An electric pasta machine is an essential piece of equipment to have in any Italian restaurant kitchen. This automatic machine will make fresh varieties of pasta in minimal time and produces a texture and taste that is a cut above the boxed pasta. When shopping for your commercial pasta maker, a few deciding factors should be design and construction, settings and production rate, and ease of maintenance.
Creating Your Checklist
It's a good idea to make a checklist and compare it with features on various models. Now take a closer look at seven key factors that should influence your purchase:
1. The Design
You'll choose from two designs: the roller type machine that utilizes the roll-and-cut method or the extrusion design. The roll-and-cut design is the simplistic way, more suitable for smaller quantities of pasta. This basic design may be more time consuming and not suitable for larger restaurants. A roller pasta machine requires the user to cut the sheets by hand before placing them into the machine.
An extrusion design utilizes a special die for cutting, eliminating the need to hand-cut the desired length. More importantly, it will knead the dough for you, saving time and effort. If your restaurant is high volume, the extrusion design might be the best choice.
2. Materials and Construction
When choosing a commercial pasta machine, stainless steel construction is preferable over a chrome-plated body. Chrome has a tendency to rust over time, whereas stainless steel is more resistant to corrosion. Additionally, a solid stainless steel construction is the more durable of the two. You should avoid a machine with plastic parts and knobs, which may break easily, and opt for a machine with all-metal parts.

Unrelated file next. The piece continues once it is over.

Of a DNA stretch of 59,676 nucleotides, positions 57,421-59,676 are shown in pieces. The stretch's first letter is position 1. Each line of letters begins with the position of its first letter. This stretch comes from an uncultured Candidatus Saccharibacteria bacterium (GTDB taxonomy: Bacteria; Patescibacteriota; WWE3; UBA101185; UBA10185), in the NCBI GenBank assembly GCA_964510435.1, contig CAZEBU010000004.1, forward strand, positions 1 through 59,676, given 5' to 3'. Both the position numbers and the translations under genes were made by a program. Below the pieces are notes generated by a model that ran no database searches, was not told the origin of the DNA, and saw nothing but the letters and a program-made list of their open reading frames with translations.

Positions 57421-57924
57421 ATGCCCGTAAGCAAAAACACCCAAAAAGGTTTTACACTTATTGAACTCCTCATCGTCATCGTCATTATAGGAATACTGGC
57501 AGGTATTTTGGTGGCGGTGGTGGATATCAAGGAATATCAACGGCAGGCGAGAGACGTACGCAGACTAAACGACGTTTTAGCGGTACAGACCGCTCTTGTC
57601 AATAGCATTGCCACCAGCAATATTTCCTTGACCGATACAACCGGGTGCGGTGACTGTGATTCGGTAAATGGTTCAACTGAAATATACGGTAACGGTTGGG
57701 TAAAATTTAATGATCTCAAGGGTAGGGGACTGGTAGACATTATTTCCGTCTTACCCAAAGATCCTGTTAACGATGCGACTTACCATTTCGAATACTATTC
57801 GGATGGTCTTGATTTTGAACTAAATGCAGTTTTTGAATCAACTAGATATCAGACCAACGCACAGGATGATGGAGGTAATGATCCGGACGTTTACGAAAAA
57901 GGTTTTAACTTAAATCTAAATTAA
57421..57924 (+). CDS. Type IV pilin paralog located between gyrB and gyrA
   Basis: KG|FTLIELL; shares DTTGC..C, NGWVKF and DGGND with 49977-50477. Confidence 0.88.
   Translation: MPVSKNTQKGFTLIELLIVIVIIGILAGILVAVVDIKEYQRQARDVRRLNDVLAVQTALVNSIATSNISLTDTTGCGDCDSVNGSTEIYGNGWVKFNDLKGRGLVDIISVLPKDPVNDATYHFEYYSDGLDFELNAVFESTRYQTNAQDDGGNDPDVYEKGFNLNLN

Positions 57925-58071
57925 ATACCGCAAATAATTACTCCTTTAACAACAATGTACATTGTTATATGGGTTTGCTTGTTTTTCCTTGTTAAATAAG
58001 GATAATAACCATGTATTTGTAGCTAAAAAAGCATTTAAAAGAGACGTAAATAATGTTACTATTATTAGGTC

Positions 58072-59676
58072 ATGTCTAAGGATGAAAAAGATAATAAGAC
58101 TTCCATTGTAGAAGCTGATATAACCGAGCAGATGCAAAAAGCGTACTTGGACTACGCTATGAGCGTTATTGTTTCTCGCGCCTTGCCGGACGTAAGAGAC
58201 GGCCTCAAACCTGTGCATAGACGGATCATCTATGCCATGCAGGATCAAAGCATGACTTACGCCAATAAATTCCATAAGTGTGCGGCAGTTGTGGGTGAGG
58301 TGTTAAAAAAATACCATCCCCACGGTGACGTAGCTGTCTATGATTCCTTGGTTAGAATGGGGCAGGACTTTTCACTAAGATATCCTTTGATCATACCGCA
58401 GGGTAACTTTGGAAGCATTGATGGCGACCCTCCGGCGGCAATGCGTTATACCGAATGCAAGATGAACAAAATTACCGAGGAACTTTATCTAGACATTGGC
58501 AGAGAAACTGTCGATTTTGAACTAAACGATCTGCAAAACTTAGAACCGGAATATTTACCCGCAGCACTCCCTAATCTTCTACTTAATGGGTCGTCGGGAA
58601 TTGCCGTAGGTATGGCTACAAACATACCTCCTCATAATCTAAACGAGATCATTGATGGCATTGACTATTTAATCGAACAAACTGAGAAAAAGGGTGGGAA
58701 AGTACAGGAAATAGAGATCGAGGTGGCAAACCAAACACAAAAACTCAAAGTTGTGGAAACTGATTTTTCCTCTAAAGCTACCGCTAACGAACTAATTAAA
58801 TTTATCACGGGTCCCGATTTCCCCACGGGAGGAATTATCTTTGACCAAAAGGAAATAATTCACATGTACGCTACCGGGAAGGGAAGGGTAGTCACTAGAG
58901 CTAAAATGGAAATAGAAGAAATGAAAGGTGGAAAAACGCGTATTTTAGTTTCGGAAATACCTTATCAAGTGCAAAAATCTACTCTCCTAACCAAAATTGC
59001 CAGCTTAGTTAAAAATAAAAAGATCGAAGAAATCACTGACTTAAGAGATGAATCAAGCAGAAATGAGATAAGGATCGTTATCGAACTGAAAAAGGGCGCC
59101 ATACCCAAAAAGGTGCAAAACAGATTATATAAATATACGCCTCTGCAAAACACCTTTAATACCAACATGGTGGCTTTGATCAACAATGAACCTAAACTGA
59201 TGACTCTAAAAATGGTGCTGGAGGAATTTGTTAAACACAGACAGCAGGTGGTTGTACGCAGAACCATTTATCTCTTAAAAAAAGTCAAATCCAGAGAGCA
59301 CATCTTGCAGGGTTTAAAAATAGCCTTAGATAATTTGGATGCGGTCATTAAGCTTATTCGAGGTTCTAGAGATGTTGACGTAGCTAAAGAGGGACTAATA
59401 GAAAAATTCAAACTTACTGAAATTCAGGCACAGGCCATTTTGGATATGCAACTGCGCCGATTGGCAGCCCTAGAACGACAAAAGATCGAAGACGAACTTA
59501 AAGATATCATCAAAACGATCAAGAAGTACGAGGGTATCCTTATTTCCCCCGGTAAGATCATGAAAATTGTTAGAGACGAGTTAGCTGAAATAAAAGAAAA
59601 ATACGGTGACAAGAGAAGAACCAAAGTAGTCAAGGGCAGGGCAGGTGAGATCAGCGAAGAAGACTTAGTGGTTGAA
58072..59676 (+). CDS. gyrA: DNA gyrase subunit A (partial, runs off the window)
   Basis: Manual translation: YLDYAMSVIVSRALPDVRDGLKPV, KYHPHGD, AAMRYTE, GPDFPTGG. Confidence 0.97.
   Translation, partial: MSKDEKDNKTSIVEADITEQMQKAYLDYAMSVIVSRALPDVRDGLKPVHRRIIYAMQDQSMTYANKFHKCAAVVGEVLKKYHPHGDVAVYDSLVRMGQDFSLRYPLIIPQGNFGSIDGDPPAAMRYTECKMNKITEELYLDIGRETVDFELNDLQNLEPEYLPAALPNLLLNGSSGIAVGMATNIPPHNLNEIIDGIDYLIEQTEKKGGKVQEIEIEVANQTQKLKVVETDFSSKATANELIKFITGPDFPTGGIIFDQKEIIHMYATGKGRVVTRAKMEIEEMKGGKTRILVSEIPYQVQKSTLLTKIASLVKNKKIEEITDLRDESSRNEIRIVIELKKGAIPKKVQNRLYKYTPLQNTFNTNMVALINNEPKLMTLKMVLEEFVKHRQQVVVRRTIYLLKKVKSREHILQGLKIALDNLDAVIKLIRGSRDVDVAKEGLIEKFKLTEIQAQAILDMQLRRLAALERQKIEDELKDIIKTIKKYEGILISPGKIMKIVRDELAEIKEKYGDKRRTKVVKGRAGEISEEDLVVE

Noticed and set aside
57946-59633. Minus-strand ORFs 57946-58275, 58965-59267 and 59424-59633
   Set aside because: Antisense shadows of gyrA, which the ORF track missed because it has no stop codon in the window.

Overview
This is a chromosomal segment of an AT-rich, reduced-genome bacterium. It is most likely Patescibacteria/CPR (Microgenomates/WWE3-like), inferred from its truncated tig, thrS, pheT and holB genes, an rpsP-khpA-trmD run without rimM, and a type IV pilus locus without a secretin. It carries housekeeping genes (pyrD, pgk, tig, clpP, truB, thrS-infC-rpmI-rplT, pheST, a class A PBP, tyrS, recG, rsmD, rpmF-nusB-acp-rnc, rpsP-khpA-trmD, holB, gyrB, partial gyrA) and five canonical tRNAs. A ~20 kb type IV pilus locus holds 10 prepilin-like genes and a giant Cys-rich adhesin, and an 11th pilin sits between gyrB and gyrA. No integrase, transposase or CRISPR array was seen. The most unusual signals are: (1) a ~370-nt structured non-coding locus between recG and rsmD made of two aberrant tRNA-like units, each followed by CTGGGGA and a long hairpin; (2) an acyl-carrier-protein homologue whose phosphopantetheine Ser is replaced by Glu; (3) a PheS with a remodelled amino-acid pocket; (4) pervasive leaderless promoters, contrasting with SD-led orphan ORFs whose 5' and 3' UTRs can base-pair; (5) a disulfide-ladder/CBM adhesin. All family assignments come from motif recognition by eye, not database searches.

An important feature to look for in your commercial pasta maker is the settings option. It should include several thickness settings. Most quality machines will offer at least 10 thickness settings.
The thickness settings may be broken down into three categories, including thin, medium and thick. Each category may provide several variations of thickness. For instance, the "thick" setting may include several settings ranging from 3/4"-7/8". The medium may be used for a thickness of 3/8"-7/16", while the thin setting may offer 3/16"-7/32" thickness.
Some pasta machines come with a guide printed on the machine to offer setting suggestions. If you prefer wide fettuccine noodles, you might use the "thick" setting. For linguine, a "medium" or "thin" setting might be preferable.
4. Production Rate
This factor should be decided according to the volume of customers you serve. For a small restaurant, you might not need a machine with high production rate. In such a case, 10 pounds of pasta per hour might suffice. For a high volume restaurant, look for a pasta machine that offers a minimum production rate of 25 pounds per hour.
5. Easy Clean-Up and Maintenance
A low-maintenance machine is good for productivity. For this reason, look for a machine that offers front draining, as you won't need to turn it around or readjust the position every time you drain it. Also, an overflow drain valve will prevent your machine from boiling over during the cooking cycle. Non-stick interior and elements will make clean-ups easier as well.
6. Continuous Operation
Did you know that some pasta machines require a "cool down" period between use? For a busy kitchen, you must choose a model that will run continuously for hours at a time without overheating. Otherwise, you may be waiting 30 minutes or longer between each use.
7. Available Accessories
Last but not least, be sure the pasta machine comes with included accessories, or check if they are offered for sale by the manufacturer. Two useful accessories are the ravioli press and pastry wheel. A ravioli press is essentially a tray that holds a flattened and kneaded sheet of pasta. Once on the press, the user will form the desired ravioli shapes using a pastry wheel.
Other important accessories include necessary attachments or cutters to make various types of pasta. Such attachments will allow you to create linguine, fettuccine, lasagna and spaghetti. Stuffing attachments allow you to stuff your pasta with meat or vegetables.